Lincoln is clearly visible, and that has been long established. I have placed an "L" over his head for clarity. Notice if you will, to the far right of the cropped image, there are numerous rows of seated men wearing top hats, behind the two bareheaded gentlemen and a young boy. I submit that it is this grouping of men in hats that we are seeing in Gardner's images, elevated and behind the front row where the President is seated.
Tuesday, September 24, 2013
Readers of this post will need to click the pictures below for detailed viewing.
Former Disney animator Christopher Oakley has been recently written up in Smithsonian Magazine and in the USA Today. Both articles are publicizing his assertion that the distinct profile of Abraham Lincoln is now correctly "discovered" within Alexander Gardner's stereo views captured on November 19, 1863.
Readers of this blog will recall my February post debunking the Center for Civil War Photography's claim to finding a "saluting" Lincoln within Gardner's views.
I will go on record here, doubting just as strongly, Oakley's claim. In the detailed view below, I have annotated the location of the CCWP director John Richter's "Lincoln", with a red 'R". Oakley's with a red "O". And, to right of center, I have placed an "X" to indicate the apparent center of focus for the surrounding spectators. No one seems to be paying attention to either of the suggested Lincolns. Please click the images for larger viewing.
Below, an even closer detail of the scene demonstrates the lack of attention to the Oakley "Lincoln",
marked "O". The point of apparent concentration by the surrounding spectators is marked "X".
Below, a detail from another photograph taken from a different angle, shows a much more focused attention by the crowd on a seated figure, long accepted as being President Lincoln, marked just above his head with a red "L". A stark contrast to the seemingly ignored figure seen in the above detail.
All images are available for even greater scrutiny on the Library of Congress website.
Monday, September 2, 2013
I have no intention of rehashing all of my previous Harvest of Death material in this post, the reader can easily find that material here in my back catalog and review it themselves.. The purpose here today is to present a very simple visual dispelling of the long rumored suggestion that these dead are members of the Federal Third Corps. It is an issue that many continue to inject as "proof" that these honored dead are not members of the First Corps as Scott Hartwig, and myself, have demonstrated. It has even been suggested by William Frassasnito, in print, that the suspected "Third Corps badge" could very easily be something else, such as a cartridge box tin. Well folks, for your visual inspection and peace of mind, I shall illustrate that indeed, without a doubt, the item in question is a tin insert from a cartridge box. Take a look:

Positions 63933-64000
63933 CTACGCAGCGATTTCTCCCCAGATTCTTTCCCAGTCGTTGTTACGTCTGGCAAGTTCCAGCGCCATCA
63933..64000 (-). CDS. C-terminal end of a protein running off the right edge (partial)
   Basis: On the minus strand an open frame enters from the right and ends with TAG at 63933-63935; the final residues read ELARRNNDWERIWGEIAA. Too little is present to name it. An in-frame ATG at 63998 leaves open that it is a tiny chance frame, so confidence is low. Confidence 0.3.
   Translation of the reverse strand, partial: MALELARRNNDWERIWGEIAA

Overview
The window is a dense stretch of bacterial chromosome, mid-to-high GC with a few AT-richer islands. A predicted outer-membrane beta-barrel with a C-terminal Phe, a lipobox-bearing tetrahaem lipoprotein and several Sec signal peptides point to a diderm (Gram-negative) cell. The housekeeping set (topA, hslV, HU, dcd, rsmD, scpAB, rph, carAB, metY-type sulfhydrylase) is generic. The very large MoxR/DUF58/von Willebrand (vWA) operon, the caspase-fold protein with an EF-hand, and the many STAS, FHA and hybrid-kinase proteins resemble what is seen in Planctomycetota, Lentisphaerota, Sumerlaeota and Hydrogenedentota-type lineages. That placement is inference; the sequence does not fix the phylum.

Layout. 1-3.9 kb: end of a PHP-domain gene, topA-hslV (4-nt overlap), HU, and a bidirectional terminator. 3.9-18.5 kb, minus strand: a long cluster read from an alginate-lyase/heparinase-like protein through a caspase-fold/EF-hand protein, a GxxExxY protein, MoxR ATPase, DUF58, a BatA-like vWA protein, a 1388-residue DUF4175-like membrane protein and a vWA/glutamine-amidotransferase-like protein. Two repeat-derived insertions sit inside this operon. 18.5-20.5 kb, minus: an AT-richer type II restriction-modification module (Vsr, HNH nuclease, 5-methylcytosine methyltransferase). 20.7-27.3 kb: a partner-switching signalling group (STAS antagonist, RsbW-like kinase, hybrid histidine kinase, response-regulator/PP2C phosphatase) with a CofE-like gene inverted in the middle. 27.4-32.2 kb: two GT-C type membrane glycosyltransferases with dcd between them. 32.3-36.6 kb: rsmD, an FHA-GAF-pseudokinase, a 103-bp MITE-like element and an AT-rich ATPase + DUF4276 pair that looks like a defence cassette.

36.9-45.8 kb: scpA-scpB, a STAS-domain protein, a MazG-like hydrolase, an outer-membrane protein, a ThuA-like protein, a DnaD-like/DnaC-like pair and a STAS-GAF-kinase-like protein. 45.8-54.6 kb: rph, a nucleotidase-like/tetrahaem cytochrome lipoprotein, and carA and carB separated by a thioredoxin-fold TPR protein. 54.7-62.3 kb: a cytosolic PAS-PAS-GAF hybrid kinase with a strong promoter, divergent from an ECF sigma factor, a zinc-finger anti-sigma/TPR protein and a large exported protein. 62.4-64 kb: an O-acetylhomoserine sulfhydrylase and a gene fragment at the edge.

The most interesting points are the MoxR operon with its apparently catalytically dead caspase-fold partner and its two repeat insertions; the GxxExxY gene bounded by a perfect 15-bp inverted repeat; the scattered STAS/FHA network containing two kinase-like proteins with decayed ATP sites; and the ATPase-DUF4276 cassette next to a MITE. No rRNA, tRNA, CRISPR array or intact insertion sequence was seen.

Here is the full plate image of A Harvest of Death.
Below, is a detail, with sharpened tones and contrasts,
showing at far left center, a diamond shaped item among
a pile of clothing and other debris. Click any of these
images for larger inspection.
Now, below is another cropping of the suspect item,
seen at right of center. Note the clearly closed
compartment of the upper tin, as well as the open lower half.
Here, look below at an actual cartridge box tin,
positioned in pretty much the same orientation
as the one visible in the above image.
Also, for further size comparison, look at another item,
seen nearby in the detail below, an undisputed leather cap box.
See below, oriented in a similar fashion,
an actual cap box. Easy, right?
Next, let us compare the cap box in size relation to the tin.
Pretty similar in overall size. My point being here that, if
the diamond shaped item were a "third corps badge", it would
be the largest example, four inches across, point to point.
Far larger than a regulation hat insignia.
Below let us look at the same bodies from the near opposite direction.
First from one stereo version by O'Sullivan...
...and in the other by Gibson. The suspect item is
at far right center now, among the assorted darker items.
Let's zoom in and take a closer look in Gibson's.
And now from O'Sullivan's below.
Be sure to click the images for
Finally, see below the cartridge box tin,
oriented in the same fashion as the item
in question. Same features, closed upper
compartment, and open lower section.
NOT A THIRD CORPS BADGE
Are we all comfortable on that question now?